Sin & the Fall 4
For since death came through a man, the resurrection of the dead comes also through a man. For as in Adam all die, so in Christ all will be made alive.
When tempted, no one should say, ‘God is tempting me.’ For God cannot be tempted by evil, nor does he tempt anyone; but each person is tempted when they are dragged away by their own evil desire and enticed. Then, after desire has conceived, it gives birth to sin; and sin, when it is full-grown, gives birth to death.
Who can bring what is pure from the impure? No one!
Individualism is rampant in our culture and dominates our thinking of ourselves. Currently we so prize independence and self-reliance, that we periodically consider legalising a method of allowing people who feel they are becoming a burden on others to commit suicide. Whereas other cultures tend towards collectivism, or primarily defining themselves in terms of relationship with family, Britain, for better or for worse, turns out to be the most individualistic nation in the EU (according to a Telegraph report before Christmas, 19th Dec, 2017, which opened with, ‘Britain is the most individualistic country in the European Union, according to a major survey of political attitudes in all 28 of the bloc’s member states’. Hold all the Brexit jokes!)
This propensity to think of ourselves as individuals makes it particularly difficult for us to grasp the Bible’s teaching on our relationship with Adam, or what has become known over the years as ‘original sin’. Nevertheless, as we focus on our own relationship with sin and the fall, we must negotiate this key area of theology. Without it a great deal else in the Bible and in our experience of being human in a fallen world will simply remain unintelligible.
It has been said that all of Christian belief is governed by the fall of Adam and the raising of Christ. Certainly all of humanity is governed by its relationship with these two men. When John Donne wrote in 1642 that ‘no man is an island’ he may well have written more than he knew. It is not just that we are ‘involved in mankind’, or somehow vaguely connected to each other (Acts 17:26), but it is that we deeply integrated into one or other humanity that is in in turn indelibly connected to one of these two Representative Humans. We are in Adam or in Christ, and everything about us is determined by who we are united with.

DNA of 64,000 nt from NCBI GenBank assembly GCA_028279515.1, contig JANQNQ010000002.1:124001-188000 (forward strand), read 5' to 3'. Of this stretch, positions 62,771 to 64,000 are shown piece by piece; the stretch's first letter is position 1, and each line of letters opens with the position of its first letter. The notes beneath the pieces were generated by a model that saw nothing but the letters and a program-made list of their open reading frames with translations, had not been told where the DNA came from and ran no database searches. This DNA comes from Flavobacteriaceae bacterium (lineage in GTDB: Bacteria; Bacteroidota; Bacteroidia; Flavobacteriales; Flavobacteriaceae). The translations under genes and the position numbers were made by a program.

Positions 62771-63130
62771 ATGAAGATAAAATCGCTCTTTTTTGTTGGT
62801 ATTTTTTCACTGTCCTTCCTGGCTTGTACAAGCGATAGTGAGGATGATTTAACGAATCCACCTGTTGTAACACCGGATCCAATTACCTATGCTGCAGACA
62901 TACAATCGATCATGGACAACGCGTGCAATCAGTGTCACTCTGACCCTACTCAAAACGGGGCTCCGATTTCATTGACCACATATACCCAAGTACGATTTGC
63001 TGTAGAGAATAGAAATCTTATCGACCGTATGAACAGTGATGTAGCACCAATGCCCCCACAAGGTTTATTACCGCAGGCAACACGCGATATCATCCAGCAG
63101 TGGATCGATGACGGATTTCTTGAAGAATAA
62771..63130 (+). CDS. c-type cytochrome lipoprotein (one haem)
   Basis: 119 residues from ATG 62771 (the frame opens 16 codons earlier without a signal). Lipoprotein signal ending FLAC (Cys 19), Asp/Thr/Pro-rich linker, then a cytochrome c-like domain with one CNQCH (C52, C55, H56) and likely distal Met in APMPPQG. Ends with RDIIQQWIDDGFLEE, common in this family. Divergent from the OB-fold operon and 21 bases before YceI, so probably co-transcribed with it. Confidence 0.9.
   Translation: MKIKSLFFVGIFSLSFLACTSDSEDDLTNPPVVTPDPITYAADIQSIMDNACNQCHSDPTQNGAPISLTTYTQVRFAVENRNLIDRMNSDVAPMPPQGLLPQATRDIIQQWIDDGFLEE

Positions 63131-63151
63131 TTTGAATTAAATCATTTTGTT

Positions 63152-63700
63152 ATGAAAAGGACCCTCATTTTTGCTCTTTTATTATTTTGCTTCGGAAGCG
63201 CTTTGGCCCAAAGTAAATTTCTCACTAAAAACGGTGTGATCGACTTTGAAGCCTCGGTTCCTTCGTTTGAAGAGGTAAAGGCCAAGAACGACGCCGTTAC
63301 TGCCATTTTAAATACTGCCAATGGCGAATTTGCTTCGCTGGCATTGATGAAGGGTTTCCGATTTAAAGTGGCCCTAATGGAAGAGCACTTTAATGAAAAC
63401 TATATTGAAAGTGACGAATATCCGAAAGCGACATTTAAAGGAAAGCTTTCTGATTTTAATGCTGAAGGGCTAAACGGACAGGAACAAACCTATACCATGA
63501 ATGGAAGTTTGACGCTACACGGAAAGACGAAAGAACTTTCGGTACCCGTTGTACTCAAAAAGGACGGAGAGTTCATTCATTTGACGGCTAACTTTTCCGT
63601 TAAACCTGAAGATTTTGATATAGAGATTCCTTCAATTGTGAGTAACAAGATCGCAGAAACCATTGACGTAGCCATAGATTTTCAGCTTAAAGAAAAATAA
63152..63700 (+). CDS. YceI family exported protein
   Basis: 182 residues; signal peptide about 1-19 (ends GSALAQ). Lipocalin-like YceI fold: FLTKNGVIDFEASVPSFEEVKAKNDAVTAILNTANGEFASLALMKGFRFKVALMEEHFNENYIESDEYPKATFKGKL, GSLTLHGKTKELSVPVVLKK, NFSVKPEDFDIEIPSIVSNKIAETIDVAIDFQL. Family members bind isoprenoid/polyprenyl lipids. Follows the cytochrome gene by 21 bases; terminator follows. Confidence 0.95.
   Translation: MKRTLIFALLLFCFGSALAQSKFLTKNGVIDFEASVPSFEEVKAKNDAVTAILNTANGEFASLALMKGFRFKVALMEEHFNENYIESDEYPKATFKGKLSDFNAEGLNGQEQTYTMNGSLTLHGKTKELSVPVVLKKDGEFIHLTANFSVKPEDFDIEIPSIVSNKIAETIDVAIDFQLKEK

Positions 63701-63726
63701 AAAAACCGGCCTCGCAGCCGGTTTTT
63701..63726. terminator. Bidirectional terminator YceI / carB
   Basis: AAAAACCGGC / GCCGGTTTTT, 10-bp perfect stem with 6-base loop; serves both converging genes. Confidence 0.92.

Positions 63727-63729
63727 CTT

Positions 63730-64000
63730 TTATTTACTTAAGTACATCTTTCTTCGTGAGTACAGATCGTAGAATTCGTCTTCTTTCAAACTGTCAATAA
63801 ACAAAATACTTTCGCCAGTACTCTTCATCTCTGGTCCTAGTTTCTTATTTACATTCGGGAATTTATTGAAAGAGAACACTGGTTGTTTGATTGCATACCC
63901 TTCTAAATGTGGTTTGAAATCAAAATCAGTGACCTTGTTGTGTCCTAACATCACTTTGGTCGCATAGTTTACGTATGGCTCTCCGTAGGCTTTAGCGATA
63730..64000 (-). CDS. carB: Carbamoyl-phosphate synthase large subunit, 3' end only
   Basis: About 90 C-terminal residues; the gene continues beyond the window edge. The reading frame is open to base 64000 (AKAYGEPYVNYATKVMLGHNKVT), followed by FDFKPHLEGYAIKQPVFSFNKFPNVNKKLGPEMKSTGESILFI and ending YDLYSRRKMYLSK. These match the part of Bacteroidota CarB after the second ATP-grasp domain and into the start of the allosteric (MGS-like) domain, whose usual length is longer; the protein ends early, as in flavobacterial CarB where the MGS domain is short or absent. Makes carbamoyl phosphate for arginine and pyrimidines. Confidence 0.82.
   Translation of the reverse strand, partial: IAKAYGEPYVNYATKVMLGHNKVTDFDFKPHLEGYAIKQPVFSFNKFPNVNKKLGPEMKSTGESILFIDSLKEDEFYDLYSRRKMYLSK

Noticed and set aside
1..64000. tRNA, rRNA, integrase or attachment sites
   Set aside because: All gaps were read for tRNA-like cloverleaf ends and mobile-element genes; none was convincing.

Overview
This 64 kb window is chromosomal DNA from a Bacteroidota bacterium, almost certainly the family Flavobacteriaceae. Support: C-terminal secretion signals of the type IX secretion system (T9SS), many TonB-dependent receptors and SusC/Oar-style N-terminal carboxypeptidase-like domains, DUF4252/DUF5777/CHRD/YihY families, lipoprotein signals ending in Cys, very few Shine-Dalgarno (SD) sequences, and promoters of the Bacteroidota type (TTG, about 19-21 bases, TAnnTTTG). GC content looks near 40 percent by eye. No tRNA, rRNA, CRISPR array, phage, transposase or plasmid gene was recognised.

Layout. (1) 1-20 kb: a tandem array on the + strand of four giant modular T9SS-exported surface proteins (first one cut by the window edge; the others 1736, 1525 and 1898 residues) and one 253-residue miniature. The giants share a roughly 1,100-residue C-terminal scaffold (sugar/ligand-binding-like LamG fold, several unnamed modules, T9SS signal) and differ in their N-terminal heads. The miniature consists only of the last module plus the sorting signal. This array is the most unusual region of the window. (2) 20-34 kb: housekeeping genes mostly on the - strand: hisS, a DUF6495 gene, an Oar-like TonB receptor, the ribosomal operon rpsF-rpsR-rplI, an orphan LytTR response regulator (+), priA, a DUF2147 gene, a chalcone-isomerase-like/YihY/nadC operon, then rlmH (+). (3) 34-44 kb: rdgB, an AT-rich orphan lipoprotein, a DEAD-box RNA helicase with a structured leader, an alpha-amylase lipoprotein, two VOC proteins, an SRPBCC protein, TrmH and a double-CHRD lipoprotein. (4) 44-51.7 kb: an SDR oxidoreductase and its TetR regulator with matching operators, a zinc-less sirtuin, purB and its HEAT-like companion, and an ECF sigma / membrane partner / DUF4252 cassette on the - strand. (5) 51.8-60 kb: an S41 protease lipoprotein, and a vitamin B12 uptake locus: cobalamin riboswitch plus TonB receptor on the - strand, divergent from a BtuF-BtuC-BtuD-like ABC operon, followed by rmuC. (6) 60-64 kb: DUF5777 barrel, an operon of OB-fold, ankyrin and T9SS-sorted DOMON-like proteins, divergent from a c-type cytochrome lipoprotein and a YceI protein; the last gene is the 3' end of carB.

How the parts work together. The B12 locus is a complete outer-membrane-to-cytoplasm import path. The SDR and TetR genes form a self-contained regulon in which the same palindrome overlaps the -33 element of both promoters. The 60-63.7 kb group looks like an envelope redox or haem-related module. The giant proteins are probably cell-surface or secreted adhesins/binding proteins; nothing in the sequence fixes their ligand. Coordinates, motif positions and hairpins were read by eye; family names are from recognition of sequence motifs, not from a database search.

Adam’s original sin is not like any other sin - even any of his own other sins. For a start, he sins from a different state to us. In the case of Adam a sinful state followed a sinful deed; in our case, the sinful state gives rise to sinful deeds. Secondly, in the wisdom of God, this first sin introduces sin to creation, welcomes death, changes the rules of the game, the structure of creation. Nothing is the same after this cataclysmic moment of dislocation from God. It is the originating sin, which plunges the entire subsequent experience of creation into guilt, pollution, shame, and curse. The trajectory of history changes, jumping tracks into sin and death. We are used to thinking of the hereditary transmission of certain personality traits, or of physical appearance. In the sin of Adam, we are confronted with a devastating spiritual heritage, a universal dereliction that is passed in its fullness from generation to generation. As Jesus so succinctly puts it, ‘flesh gives birth to flesh’ (Jn.3:6).
This is in fact the first of two closely connected, but separate, ideas in the doctrine of Original Sin - the relatively straightforward one of contamination, or pollution. Humanity is corrupted in the fall, and that corruption is passed down through the generations of human history, creating an incapacity for good (Lk.6:43). More counter-intuitively, the second is the notion of imputed guilt. Imputation is a theological word that simply conveys the idea of crediting to an account (think of it as moving moral currency between bank accounts belonging to different people, so Rom.5:13). Adam’s sin is credited to my account, along with its consequences. I don’t come into the world in a position of moral neutrality, with an empty bank balance as it were, but with sin already in my account (Ps.51:5; Gen.8:21; Prov.20:11). This is in fact the first of three imputations that any Christian has experienced: